A grant from Blue Cross Blue Shield of Delaware will provide an anatomically correct manikin, technology infrastructure that includes wireless Internet, smart boards and other teaching aids, in addition to security for the exterior of the building.

When work is done, the Wesley College Health Science Building will contain the labs, classrooms and offices for the college’s nursing department.

“We tried hard to work with the building footprint as much as we could,” said Rick Richardson, the physical plant director at Wesley.

“It sends a lot less waste out and means a lot less materials coming in.”

On the second floor, for instance, existing offices for the Mid-Atlantic Fisheries Council will be reused as faculty offices. A large conference room close by will also be re-finished and reused as a conference room.

And, rather than throwing out unwanted materials from the building, the debris will be re-purposed or recycled.

Major renovations, he said, will include installing fire sprinklers and making the bathrooms more accessible.

The nursing department, which includes about 140 undergraduate students and 40 to 50 master’s nursing students, is currently housed on campus in the basement of Dulaney Hall — a 5,500 square-foot space with only one classroom.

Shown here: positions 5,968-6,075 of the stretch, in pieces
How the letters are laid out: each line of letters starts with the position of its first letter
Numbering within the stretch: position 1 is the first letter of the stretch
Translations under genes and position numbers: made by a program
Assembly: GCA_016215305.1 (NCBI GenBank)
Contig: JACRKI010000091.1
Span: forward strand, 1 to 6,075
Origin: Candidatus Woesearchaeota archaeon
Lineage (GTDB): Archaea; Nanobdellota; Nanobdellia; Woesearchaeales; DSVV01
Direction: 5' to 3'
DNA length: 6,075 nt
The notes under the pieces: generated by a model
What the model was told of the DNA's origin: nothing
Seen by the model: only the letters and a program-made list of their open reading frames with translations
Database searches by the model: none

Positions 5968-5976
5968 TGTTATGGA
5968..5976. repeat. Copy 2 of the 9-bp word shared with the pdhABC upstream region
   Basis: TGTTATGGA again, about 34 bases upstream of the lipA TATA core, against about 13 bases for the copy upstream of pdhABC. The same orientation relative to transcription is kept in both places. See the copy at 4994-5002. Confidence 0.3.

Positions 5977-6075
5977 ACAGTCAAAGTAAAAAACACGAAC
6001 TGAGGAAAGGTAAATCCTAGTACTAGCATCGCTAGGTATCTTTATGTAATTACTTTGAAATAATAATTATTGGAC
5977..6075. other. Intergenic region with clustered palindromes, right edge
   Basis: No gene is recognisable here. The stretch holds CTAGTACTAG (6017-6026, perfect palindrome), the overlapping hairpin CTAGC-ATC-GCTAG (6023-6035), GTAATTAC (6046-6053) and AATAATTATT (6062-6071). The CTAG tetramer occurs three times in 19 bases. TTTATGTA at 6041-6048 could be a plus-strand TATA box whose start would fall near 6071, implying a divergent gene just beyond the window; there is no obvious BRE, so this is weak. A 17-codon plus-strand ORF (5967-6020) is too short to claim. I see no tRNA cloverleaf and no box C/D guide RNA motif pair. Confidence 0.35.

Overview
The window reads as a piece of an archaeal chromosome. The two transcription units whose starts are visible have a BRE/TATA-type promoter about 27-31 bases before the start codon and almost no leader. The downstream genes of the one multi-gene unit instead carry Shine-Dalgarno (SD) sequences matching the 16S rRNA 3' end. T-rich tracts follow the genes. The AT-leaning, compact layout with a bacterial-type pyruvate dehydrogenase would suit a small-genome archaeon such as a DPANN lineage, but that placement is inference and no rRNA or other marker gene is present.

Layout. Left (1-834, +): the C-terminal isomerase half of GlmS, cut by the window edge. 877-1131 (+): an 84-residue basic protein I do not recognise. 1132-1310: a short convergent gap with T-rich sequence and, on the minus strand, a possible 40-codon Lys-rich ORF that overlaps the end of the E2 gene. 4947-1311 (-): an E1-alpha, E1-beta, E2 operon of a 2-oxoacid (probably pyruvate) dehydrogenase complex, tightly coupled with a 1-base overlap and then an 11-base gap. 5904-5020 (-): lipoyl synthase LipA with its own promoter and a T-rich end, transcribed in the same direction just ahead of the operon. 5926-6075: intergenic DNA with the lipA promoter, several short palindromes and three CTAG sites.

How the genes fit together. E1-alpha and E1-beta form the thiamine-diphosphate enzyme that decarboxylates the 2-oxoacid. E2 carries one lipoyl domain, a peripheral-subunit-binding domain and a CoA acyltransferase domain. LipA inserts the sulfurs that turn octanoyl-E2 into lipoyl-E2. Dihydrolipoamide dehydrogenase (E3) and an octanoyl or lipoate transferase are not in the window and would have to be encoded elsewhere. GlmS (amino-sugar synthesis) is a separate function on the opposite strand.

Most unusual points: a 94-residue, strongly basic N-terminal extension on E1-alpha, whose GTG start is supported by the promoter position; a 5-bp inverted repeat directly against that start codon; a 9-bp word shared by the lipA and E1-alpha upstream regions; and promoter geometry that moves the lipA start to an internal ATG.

For nursing students, the best news is that they’ll have more clinical space, Mr. Richardson said, including rooms on the second floor resembling a real hospital or doctor’s office.

The nursing simulation labs, equipped with high-tech manikins, will be wired with video cameras and speakers so that teachers can monitor students’ work and control their robotic “patients” from another room.

There’s also a ward on the second floor with eight to 10 beds, an exam table and white boards.

A space that once belonged to the local FBI bureau — which, for now, still has a handcuff rail in the corner — will be set up like a home so that nurses can practice house calls.